WASHINGTON -- Military doctors and nurses are fanning out across New York hospitals to offer relief to their overworked civilian counterparts as the COVID-19 pandemic hits the city hard.
Three members of Joint Task Force New York-New Jersey — Air Force Col. (Dr.) Jennifer R. Ratcliff, commander of the 927th Aerospace Medical Squadron at MacDill Air Force Base, Florida; Army Lt. Col Leslie Curtis, chief nurse officer for the 9th Field Hospital, Fort Hood, Texas; and Navy Capt. (Dr.) Joseph J. Kochan, executive officer for Operational Health Support Unit in Portsmouth, Virginia — briefed the news media on their COVID-19 efforts via telephone today.
"We really are here to support the citizens of the state of New York and support [the Federal Emergency Management Agency system], as long as we're needed," Kochan said.
"The benefit of the military is we are scalable. We have different teams out in [New York City] and in different environments, such as in the [Jacob K. Javits Convention Center]. We can be utilized in whatever ways the city, state or this region requires," Ratcliff said.
Military doctors and nurses are working 12 hours or more a day in a world that runs 24/7, officials said.
"We've been bringing in 20 to 30 nurses a day, onboarding them to the agencies," Curtis noted. "Then they 'shadow' for a day or two and are then put on a schedule."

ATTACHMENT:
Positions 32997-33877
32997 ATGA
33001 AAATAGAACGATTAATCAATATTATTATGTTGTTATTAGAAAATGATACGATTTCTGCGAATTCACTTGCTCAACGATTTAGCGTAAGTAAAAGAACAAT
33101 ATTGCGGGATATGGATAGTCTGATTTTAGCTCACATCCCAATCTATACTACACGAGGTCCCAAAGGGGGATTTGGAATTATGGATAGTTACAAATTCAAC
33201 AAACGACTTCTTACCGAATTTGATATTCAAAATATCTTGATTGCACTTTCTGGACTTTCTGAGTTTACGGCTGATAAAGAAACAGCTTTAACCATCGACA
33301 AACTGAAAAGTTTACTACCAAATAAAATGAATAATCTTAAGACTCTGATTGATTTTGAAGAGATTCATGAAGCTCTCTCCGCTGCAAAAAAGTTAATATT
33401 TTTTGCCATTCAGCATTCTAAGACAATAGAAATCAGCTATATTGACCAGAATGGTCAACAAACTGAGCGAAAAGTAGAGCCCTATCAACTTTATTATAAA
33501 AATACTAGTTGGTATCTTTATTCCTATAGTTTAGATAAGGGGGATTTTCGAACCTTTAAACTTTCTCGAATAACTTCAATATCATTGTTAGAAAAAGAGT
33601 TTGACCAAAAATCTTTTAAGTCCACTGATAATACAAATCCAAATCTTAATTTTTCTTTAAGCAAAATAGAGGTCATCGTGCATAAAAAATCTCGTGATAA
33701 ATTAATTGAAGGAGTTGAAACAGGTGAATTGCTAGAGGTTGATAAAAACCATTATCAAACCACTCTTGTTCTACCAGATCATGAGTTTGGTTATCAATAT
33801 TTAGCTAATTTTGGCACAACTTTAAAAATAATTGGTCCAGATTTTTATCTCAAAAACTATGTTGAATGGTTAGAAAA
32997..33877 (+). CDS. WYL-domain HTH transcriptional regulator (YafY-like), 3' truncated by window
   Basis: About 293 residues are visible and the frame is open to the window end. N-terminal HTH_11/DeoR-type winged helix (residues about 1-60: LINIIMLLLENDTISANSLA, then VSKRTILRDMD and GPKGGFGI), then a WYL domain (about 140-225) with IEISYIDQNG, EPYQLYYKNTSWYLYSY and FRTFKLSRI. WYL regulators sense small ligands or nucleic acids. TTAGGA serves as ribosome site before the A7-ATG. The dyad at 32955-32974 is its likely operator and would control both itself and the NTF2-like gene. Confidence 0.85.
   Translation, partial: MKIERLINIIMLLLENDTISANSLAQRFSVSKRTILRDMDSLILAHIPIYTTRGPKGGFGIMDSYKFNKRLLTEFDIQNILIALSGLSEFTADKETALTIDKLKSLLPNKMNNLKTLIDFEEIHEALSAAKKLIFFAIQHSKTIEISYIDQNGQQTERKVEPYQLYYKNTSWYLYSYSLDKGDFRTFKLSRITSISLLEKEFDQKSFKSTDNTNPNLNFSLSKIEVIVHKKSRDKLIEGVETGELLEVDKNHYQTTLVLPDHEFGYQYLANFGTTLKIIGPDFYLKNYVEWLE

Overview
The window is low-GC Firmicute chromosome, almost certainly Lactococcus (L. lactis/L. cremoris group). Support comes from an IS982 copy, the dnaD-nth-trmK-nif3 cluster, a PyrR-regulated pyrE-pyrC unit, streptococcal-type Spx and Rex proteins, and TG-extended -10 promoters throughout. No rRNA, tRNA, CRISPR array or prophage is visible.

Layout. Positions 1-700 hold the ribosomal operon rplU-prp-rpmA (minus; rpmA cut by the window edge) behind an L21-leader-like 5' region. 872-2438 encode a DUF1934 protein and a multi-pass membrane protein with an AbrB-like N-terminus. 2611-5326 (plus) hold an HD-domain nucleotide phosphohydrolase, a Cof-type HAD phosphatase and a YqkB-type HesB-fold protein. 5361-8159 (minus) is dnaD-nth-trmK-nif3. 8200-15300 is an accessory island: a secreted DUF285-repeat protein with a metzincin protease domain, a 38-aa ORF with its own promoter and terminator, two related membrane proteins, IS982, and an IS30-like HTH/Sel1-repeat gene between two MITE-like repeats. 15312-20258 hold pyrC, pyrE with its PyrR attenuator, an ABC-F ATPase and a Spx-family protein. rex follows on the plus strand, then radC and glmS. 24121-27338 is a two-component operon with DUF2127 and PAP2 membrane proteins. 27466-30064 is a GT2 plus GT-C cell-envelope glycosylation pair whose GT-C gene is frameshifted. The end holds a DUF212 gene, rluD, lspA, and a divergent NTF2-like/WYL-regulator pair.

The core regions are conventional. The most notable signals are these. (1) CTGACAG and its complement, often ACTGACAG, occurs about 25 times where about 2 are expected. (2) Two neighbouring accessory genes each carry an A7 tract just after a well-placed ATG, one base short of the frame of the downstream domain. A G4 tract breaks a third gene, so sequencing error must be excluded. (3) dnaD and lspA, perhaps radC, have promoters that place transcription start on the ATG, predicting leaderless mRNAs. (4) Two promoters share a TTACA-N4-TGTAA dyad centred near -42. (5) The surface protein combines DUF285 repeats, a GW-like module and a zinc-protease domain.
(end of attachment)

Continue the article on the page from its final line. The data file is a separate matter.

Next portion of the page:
"Combining the staffs of military and civilian doctors and nurses during a pandemic has never been done before," Curtis said. "This is an extraordinary time in history where we've come together in all the services, providing [care] in a tough situation that requires us to really take heed of the environment."
Military medical professionals who integrated into civilian hospitals went out to the hospitals and asked what their needs were, Kochan said. "What we're doing is whatever the hospital needs. We're filling that need as best we can," he added.
"What I find interesting is that once we were credentialed within these hospitals, how quickly we've been able to actually integrate and how welcoming the city has been," Ratcliff told reporters. "We're fresh faces. We've got the energy and the enthusiasm to really help the people that are tired and have been working very, very long days and weeks."
The Navy sent about 200 doctors and nurses to New York City, Kochan said, adding that they have various skill sets, specialties and backgrounds from all over the country. "We push them out into teams based on what the hospitals have asked for to fill in the critical needs they have," he said.